Localising end-users


In this scenario the smart room adapts its operation to the number of people inside it; e.g. the more people are inside the room, the more often the ventilation will operate in order to circulate fresh air. Furthermore, the smart room will try to meet the personal preferences of each user under the condition that no-deadlocks or race conditions will occur.

We conduct our experiments in the smart/green building automations test-bed at the University of Patras. We use one of the offices to test the performance of our in-door localisation algorithm in real life experiments. The office is relatively small, with many furniture, and a WiFi router installed.

For our implementation we use the TelosB motes byMEMSIC, that are generally characterised as highly constrained devices. We programmed them using the TinyOS 2.x from the SVN trunk of the TinyOS project. We deploy the motes in a small office with dimensions 3.50m × 3.50m. Four of the motes, that have the role of the backbone WSN of the smart building, are located in fixed and predefined positions at the corners of the room at a height of 1.5m from the floor. These motes are called anchor motes and virtually tessellate the room in quadrants. We note that in the case of smart buildings, the positions of the sensor motes consisting the backbone WSN can be carefully engineered. Therefore, the assumption that the positions of the anchor motes are well known is well justified. We enumerate the quadrants from the ids of the corresponding anchor motes.

We set the radio’s transmit power to 2.9dBm as well as the MAC layer of the TinyOS not to perform any retransmissions in case of unsuccessful communication (the default number of this parameter is set to three retransmissions). The moving mote every 50ms sends out a burst of 20 localisation messages to the anchors. We further tessellate each quadrant of the room in four smaller quadrants, so as the room is divided in sixteen partitions. For the experiments, we place the mobile mote at the center of each partition and allow the algorithm to calculate its current position for the next 25 bursts. This procedure is repeated three times.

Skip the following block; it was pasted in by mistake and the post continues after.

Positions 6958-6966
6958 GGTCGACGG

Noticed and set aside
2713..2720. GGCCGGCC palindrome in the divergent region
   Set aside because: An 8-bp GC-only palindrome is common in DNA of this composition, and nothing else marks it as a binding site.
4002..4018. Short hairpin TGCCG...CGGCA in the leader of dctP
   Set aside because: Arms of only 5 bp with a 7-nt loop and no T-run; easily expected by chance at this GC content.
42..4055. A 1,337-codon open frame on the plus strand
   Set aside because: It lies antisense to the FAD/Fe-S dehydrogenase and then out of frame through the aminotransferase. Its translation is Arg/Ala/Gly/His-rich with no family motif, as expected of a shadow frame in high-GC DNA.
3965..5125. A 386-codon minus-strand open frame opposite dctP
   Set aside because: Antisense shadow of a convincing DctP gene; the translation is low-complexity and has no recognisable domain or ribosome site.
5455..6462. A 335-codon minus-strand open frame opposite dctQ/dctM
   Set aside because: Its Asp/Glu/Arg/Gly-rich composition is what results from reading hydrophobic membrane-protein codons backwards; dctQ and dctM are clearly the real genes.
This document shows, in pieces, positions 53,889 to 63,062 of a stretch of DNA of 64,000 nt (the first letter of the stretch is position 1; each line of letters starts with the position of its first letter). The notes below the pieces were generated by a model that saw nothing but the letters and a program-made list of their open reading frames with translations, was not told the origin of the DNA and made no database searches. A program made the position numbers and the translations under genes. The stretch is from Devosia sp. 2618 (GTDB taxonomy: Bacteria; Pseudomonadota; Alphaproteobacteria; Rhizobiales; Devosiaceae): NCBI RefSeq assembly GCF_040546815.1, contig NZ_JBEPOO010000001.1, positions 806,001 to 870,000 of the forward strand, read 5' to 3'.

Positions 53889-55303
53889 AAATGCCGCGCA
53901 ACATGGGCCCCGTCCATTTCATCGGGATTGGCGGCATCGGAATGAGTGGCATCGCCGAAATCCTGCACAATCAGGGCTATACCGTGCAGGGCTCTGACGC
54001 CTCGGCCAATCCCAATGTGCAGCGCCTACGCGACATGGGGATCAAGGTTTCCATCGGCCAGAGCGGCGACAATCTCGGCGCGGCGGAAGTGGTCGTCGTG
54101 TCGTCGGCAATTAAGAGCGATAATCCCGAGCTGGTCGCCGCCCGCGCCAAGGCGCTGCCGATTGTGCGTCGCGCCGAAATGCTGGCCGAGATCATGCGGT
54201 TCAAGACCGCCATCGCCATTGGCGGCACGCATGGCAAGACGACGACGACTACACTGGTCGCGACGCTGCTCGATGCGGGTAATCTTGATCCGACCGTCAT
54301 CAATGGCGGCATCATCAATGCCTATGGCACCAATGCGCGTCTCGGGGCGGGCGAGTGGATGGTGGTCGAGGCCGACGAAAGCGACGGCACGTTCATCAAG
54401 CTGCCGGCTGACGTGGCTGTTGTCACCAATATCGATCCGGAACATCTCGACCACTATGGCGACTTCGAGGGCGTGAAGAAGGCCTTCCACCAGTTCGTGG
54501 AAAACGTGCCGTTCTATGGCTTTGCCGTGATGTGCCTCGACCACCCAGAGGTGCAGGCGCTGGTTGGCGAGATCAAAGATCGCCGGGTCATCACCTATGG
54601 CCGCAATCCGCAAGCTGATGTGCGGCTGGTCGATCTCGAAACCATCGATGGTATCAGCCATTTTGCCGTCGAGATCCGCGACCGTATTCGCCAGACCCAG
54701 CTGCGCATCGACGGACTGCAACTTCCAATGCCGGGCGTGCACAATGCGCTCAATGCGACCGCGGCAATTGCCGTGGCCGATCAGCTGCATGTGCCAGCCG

The figure above depicts the communication success rate between the moving mote and each one of the anchors across the whole room area. Higher success rates are marked with darker grey shade. As we see in general the closer the moving mote is to an anchor mote, the higher the corresponding success rate. However, furniture topology and ambient electromagnetic noise affect the localisation process in some areas of the room; in our case the quadrant corresponding to anchor 3. Figure 3 depicts the overall percentage of successful localisation for each anchor. We notice that in most cases the algorithm is able to successfully determine the correct position of the moving mote. Quadrants 2 and 3 seem to be most affected by the topology of the room, however their success rate remains very high (more than 95%).


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